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Sunday, January 9, 2011

Secular Turkey

Rebecca Goldstein defines three simple forms of secularism while admitting that this is itself simplistic.  All three forms reject the intercession of a transcendent entity in human affairs. The first, political secularism rejects religion in shaping the public aspects of society.   The second form is “metaphysical secularism” where what you see is what you get! A priori not everything can be explained by science but the tools are ultimately all there for us to eventually decipher our universe. The third form is “normative secularism”. Quite simply the question is “what is required of a human being to live a life worth living? What differs the normative secularist experience from a religious life is the commitment to a non-theistic dialogue in analysing and seeking answers to the question, what constitutes the good life.”

In order to interact Secularism and Theism have to be able to unconditionally respect each other.  This respect is a concept that is antithetical to an ecclesiastical polity.  This is best illustrated by the case of what was once called ‘secular Turkey’, the only Islamic State in the world out of 56 Islamic states that was founded on the rejection of a political place for religion in State affairs.  The synthesis of militant theology, hubristic triumphalism and racist religious world view has overwhelmed the creative tension of this secular society. The interplay of conspiracy theories, a robust fascist literary tradition and the encouragement of a rich Islamic tradition that exhorts the faithful to domination and conquest is ultimately stronger than a secular tradition that fails to deliver prosperity.

It is difficult therefore to appreciate why we are so surprised that anti-Semitism is so easily utilized as a vehicle for political identification by the Islamist Prime Minister of Turkey Recep Tayyip Erdogan.  It has always been there.  No respect is given to its minorities.  Assimilated Kurds may feel equal but on a racial level they will always be inferior to the Turk because they do not have their own homeland and nation state.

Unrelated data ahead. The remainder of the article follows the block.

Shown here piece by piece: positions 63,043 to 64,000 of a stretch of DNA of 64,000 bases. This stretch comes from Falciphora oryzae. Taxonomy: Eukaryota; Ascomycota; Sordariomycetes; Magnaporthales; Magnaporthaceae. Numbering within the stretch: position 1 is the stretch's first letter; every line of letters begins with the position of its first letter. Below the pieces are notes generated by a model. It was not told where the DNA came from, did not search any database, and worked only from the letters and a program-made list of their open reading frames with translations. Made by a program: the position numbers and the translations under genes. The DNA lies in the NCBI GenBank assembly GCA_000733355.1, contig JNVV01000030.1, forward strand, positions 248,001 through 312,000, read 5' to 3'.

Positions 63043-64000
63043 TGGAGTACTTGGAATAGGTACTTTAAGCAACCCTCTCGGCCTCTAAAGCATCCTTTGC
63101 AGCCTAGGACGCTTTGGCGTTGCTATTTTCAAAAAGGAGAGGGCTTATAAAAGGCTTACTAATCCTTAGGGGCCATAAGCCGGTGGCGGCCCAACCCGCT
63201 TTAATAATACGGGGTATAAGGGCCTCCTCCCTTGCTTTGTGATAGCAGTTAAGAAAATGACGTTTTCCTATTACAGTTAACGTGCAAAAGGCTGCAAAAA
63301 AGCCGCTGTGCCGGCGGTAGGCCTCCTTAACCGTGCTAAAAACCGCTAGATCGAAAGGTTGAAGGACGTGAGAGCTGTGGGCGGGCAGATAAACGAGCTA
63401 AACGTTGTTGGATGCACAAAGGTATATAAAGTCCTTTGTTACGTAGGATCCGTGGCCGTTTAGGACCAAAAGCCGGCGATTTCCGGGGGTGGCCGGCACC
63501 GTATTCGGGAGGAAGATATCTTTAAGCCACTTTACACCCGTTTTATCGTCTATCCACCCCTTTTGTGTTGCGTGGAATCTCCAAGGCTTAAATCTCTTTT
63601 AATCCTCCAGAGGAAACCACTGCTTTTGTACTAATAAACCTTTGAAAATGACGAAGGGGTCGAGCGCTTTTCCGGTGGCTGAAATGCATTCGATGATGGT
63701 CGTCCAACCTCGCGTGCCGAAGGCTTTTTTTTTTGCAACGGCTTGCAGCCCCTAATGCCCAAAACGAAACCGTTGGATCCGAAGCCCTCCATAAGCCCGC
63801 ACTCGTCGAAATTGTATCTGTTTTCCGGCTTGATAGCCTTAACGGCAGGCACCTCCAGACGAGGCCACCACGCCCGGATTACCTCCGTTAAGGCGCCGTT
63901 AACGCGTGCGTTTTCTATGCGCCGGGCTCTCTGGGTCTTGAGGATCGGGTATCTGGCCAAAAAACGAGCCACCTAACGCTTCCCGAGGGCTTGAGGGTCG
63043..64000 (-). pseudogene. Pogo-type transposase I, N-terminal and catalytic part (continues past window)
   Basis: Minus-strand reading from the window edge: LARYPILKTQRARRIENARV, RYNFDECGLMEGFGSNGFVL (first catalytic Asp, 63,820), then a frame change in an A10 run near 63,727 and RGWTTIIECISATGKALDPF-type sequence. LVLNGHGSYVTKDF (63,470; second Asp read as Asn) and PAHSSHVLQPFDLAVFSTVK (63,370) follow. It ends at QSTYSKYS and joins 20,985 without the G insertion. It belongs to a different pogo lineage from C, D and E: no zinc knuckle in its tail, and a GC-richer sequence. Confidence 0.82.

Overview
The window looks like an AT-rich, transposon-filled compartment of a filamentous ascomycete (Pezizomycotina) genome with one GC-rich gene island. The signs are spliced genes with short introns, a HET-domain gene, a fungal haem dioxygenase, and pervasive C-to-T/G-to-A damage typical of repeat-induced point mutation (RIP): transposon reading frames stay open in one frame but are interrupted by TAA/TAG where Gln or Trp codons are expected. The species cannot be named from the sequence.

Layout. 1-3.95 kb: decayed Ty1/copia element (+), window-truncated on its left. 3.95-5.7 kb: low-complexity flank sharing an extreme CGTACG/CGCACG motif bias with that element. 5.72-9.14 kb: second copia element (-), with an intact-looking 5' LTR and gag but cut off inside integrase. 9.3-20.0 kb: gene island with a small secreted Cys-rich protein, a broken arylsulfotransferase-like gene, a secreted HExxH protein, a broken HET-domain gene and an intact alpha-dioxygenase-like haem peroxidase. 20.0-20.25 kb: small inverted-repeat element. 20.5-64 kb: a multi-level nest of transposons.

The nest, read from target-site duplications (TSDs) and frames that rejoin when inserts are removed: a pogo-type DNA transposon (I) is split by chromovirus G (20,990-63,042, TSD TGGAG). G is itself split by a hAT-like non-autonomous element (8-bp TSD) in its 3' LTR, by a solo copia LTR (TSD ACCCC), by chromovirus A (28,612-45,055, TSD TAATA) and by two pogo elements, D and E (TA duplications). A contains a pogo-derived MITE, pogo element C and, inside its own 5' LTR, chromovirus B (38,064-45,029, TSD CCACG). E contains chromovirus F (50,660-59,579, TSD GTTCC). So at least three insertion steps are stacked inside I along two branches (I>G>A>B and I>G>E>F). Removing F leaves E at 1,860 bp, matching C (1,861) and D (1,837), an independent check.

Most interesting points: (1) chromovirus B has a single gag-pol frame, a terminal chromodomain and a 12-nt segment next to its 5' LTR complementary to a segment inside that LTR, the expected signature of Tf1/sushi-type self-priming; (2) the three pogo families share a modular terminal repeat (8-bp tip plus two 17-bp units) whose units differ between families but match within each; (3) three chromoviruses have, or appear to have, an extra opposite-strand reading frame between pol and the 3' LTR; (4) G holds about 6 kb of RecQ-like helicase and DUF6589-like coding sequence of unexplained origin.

And then there is the question of Turkish allegiance. In World War One it fought on the side of Germany and in World War Two was broadly sympathetic to Nazi ideology.  Catholic Ireland was also on the side of Nazi Germany. Eire’s excuse was that they supported anyone who was against their enemy, in this case the British.  The argument has continued to this day with Catholic Ireland enjoying the support of Islamic terrorist movements during their 30 year war against Britain. 

Turkey is racially non-Arab.  It views itself through eyes that are Turkish first and Islamic second.  But in any case it would view itself through Turkish eyes whatever the motive for conquest.  Israel must accept the fact that both secular and religious Turkey will always share animosity towards a Jewish State. The difference is not in the outcome, only perhaps in the delivery.  While secular Turkey enjoyed positive relations with its Jewish citizens this did not preclude its attachment to Nazi ideology. Religious Turkey is simply showing its true face and that is one that demands Islamic hegemony and acquiescence to humiliation as a precondition for acceptance.

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